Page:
Islamist Influence Behind Pamela Geller’s CPAC Lockout?

Conservative Political Action Conference, the annual conservative confab that brings together a diverse slate of speakers on topics that span the range from economics to political and social issues, may be taking a less-than-subtle turn to the left.

For the past few years, one of the big draws has been Pamela Geller’s seminars on the threat posed by Islam’s slow intrusion into American society. Geller might be best known for leading the ultimately unsuccessful fight to stop the Cordoba victory mosque from being built at Ground Zero.

Geller, who operates the Atlas Shrugs website, pulls no punches, which is a big part of the reason for her popularity. It’s also the reason she’s acquired a list of enemies who would go to great lengths to shut her up and keep her message out of public venues.

The last time I got to meet her, she was touring Southern California promoting a film about the Ground Zero mosque and what the growth of Islam will mean for American freedoms. Since then, I’ve watched via the media as many of her predictions have come true in Dearborn, Michigan, and other U.S. cities.

One thing she has emphasized in her talks is the way radical Islam slowly infiltrates in areas its leaders want to take over. It’s a school board here, a business there, buying an apartment complex, getting appointed to planning committees, joining police commissions, slowly working up the ladder until many of the people with real power are Muslims committed to the idea of implementing Sharia.

CPAC was one of those events that most people probably assumed was safe, but ironically, or perhaps inevitably, Geller is being locked out of this year’s CPAC. Geller lays the blame in the lap of no less a conservative luminary than Grover Norquist.

Norquist’s rocket has been rising for years, but American Thinker and other conservative news sites have linked his group, Americans for Tax Reform, to the Campaign for a New American Policy for Iran, which some critics blame for influencing the Obama Administration’s do-nothing attitude toward Iran’s development of nuclear capability.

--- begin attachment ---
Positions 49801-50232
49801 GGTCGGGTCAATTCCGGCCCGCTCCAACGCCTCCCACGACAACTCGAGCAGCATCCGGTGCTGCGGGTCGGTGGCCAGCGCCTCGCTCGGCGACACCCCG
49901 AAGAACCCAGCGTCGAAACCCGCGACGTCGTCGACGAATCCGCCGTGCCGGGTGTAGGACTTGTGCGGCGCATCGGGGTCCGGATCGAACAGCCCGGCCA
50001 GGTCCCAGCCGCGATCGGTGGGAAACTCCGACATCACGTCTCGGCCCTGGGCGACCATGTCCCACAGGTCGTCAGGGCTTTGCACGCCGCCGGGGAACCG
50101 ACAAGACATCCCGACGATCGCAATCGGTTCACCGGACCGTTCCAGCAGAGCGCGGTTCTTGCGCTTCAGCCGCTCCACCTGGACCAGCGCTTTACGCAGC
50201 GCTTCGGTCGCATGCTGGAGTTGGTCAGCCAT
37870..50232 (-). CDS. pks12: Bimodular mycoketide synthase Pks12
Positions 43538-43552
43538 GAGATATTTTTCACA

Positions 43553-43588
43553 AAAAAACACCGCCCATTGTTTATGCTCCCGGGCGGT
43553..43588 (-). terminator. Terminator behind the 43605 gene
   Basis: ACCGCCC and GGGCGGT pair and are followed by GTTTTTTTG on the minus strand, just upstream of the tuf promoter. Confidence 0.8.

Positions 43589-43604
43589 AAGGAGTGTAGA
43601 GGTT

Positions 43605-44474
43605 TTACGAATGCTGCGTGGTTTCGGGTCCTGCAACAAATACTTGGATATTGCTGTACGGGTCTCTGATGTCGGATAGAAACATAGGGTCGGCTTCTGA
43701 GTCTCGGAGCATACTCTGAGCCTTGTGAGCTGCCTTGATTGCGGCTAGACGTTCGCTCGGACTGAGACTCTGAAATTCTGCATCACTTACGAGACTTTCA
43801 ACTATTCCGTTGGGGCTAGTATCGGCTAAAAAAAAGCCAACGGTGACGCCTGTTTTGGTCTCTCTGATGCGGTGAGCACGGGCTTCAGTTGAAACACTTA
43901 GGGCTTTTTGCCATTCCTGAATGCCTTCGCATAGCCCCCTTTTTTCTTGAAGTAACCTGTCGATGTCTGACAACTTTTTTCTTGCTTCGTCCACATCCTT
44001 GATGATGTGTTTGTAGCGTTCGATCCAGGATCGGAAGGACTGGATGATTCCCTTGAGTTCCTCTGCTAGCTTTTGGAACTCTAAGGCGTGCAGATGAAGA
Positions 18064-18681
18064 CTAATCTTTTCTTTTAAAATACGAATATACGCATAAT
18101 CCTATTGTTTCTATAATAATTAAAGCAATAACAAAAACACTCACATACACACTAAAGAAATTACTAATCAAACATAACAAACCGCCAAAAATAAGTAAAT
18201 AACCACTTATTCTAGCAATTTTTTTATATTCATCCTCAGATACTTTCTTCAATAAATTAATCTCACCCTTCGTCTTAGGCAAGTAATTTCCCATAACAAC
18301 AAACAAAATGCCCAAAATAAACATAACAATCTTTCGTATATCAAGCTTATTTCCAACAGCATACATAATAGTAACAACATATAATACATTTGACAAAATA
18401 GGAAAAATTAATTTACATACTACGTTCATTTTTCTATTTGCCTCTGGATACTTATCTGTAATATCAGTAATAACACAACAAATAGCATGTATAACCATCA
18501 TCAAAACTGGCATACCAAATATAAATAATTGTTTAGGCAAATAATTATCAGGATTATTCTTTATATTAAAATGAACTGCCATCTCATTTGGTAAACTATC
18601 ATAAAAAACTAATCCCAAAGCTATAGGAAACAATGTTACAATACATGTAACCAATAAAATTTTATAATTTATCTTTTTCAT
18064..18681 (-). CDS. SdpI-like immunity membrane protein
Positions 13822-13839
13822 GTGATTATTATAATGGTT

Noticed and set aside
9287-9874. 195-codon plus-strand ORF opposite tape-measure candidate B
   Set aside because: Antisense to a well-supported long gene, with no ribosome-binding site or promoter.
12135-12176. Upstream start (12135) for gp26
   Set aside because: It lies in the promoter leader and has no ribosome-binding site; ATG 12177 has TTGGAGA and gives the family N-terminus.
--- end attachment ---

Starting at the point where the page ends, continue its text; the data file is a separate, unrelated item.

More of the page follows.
Geller also links Norquist with Suhail Khan, a former Bush political appointee and Senior Fellow for Muslim-Christian Understanding at the Institute for Global Engagement. A product of UC Berkeley (of course), Khan has been accused by critics of links to al-Qaida financier Abdulrahman Alamudi and other radical Islamists. A self-described “Reagan conservative,” Khan is on the board of CPAC.

Here’s what Geller had to say about being locked out of CPAC:

“The Grover Norquist/Suhail Khan cabal refuse to address jihad, sharia, the war on freedom in the West.

“… Last year, Suhail Khan bragged out loud that he (and his other operatives) had successfully kept Robert Spencer and me from being invited to speak. He went so far as to warn people not to attend our events or read our books.

“In several articles I took on Grover Norquist and his powerful influence over CPAC. … As soon as I published my Newsmax column concerning his perfidious influence at CPAC, my Newsmax column was taken down and my name and picture were removed from the Newsmax page. … It was two slots away from Grover’s. My weekly column never appeared at Newsmax again. It was axed.”

Many of the actions of the Obama Administration over the past four years have persuaded observers that there has been infiltration by members of the Muslim Brotherhood in highly placed offices, not the least being the top aide to former Secretary of State Hillary Clinton and even top advisers to President Obama.

Congresswoman Michelle Bachmann and a group of other Republicans who sought answers about Islamist infiltration of the government were roundly criticized by the media, Democrats and even some senior Republicans, such as Sen. John McCain.

Considering all the information surrounding the exclusion of Geller from CPAC, and considering CPAC’s influence in conservative circles, the question must be asked, has the Muslim Brotherhood gotten a toe-hold in the GOP? And if so, how firmly entrenched is the Islamist group?